How To Clean Carpet Stains

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A stained carpet makes your home look dirty even when everything else is clean. Here’s how to remove carpet stains, old or new, to get your floors looking good again.

Person using a sponge and bottle of homemade carpet stain remover to show how to get rid of carpet stains, old or new

How to Clean Recent Carpet Stains

Fresh carpet stains from food, beverages, pets, grease, and other substances will usually come out with warm water and a small amount of liquid dish detergent. If this doesn’t completely remove the spot, move onto one of the methods below right away, so the stain doesn’t have a chance to set.

Feces, Mud or Latex Paint

Clean any remaining stain with a solution of 1 part white vinegar to 3 parts hot water. Spray the area and blot the stain away with a clean, white cloth. Rotate the fabric as you work so you aren’t spreading the mess.

Blood, Chocolate, Wine, Ketchup, and Coffee

Blot up as much of the spill as possible, then dab with club soda and a clean cloth. For stubborn stains, mix 1 tablespoon of clear household ammonia in 1/2 cup of water. Spray this on the stain, but don’t soak the carpet padding beneath. Dab it with a clean cloth, rinsing and changing your fabric often as the stain transfers to it. Once the stain is gone, clean the area with fresh water to remove the remaining ammonia, then blot dry.

Greasy Carpet Stains

Blot the area until it’s dry to touch. Sprinkle with 1/4 cup of baking soda and rub this into the stain. In a small bowl, combine 1 cup hot white distilled vinegar, 1/2 cup hydrogen peroxide (3%), and 1/2 teaspoon of liquid dish detergent. Have a stack of clean, white cloths handy.

Slowly pour the soapy vinegar over the stain. The bubbling chemical reaction between the vinegar and baking soda will pull the stain out of the carpet fibers. Once you’ve finished pouring, blot the stain away. Let dry, then vacuum.

Other Common Carpet Stains:

Nail polish
Candle wax
Pet stains
Dried paint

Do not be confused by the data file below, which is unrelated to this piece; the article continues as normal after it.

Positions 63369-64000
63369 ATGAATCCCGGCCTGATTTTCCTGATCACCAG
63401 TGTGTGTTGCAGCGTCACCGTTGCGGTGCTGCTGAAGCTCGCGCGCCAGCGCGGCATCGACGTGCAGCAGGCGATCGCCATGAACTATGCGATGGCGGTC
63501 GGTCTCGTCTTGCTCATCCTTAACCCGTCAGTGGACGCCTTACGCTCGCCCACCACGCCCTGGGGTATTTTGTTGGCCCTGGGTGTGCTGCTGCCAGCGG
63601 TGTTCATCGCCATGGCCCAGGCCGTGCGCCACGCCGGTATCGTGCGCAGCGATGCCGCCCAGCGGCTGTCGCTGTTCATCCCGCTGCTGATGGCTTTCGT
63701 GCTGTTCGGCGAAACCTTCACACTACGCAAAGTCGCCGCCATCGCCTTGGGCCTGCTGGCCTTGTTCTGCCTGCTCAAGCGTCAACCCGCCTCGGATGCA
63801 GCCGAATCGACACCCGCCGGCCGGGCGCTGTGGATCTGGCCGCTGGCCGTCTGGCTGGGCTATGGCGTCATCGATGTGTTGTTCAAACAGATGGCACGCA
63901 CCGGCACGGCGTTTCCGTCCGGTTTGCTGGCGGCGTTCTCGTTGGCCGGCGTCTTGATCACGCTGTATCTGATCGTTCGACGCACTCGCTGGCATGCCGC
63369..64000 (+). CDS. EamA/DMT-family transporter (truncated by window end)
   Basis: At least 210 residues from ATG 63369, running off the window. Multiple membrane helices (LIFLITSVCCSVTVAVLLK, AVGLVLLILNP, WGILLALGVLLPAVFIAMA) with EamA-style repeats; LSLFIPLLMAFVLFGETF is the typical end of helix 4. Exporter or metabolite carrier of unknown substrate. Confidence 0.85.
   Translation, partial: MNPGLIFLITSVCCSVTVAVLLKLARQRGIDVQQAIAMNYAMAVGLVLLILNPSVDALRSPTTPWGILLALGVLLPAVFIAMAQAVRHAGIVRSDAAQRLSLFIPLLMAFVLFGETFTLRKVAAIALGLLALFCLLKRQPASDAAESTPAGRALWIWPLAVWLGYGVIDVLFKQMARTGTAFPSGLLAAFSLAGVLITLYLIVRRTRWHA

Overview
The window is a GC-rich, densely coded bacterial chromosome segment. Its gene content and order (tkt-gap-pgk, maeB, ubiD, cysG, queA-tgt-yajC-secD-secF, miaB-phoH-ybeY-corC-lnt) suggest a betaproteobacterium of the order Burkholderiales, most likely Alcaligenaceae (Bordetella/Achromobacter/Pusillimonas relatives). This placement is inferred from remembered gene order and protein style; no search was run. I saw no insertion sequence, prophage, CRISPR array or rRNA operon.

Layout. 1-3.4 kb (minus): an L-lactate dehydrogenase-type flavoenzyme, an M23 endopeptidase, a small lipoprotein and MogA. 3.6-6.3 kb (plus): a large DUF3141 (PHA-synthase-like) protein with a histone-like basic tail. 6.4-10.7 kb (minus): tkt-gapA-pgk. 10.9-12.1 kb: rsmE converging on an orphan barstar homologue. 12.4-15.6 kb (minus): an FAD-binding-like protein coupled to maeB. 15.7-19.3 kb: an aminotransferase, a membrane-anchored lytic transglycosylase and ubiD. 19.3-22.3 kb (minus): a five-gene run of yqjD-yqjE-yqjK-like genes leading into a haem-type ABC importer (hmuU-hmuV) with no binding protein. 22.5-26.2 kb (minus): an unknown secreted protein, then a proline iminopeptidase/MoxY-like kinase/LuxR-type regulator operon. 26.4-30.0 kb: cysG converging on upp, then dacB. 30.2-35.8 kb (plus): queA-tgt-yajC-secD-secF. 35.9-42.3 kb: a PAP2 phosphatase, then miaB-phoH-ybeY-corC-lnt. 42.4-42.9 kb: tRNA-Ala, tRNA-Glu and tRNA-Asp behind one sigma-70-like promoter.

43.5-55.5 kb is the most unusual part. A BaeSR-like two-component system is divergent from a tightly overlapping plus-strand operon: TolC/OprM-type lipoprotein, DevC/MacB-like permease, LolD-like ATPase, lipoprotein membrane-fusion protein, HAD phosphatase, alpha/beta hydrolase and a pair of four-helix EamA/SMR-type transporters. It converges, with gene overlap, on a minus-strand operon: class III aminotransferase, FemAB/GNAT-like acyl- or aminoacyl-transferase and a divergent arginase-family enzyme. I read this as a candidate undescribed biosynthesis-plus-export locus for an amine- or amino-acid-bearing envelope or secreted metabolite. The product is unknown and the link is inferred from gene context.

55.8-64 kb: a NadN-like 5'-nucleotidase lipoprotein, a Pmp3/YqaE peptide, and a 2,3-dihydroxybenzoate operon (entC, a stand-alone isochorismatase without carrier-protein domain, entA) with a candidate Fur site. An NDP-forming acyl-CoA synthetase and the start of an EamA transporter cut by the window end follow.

How to Remove Old Carpet Stains

1. First, see if warm water with a few drops of liquid dish detergent can lift the stain out. Use a clean, white cloth and change it frequently as you work.

2. Next, spray the area with 1 part white vinegar and 3 parts warm water, then spread a towel over it and go over the carpet stain with an iron using the steam setting. This action will transfer the mess to your cloth, so you’ll need to change it out often as you work. Let dry, and vacuum to restore the carpet’s fluff. (You can see how well this worked on my carpets.)

3. Is the stain still there? Use 1 part clear household ammonia and 3 parts hot water. Spray on, scrub into the rug with a stiff-bristled brush, and use the ironing-transfer process described above. Be sure to spray with fresh water, blot with a clean towel to remove the ammonia, and then dry and vacuum thoroughly.

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4 Comments

  1. James Bergman says:

    I’m glad that you mention trying regular soap before anything else. It is amazing how much comes out without much effort and a little bit of soap. However, I am a big fan of using a steam cleaner for really old inset stains. It normally takes a couple of passes, but a lot of the stain comes up. However, if I end up with a really big stain or a lot of them I normally just let a carpet cleaning service take care of it for me.

  2. My carpet has a few old stains on it and so I really appreciate your advice about using liquid dish detergent, vinegar and water to get the stain out. However, I am a little nervous about what might happen if I need to use ammonia. Will ammonia change the color of the carpet?

  3. We have two toddlers and bedrooms with very light carpet so we have lots of stains. We were thinking of having the carpets professionally cleaned. Worth the money?

    1. Katie Berry says:

      If it’s stained all over then, yes, a professional cleaning is probably worth it.

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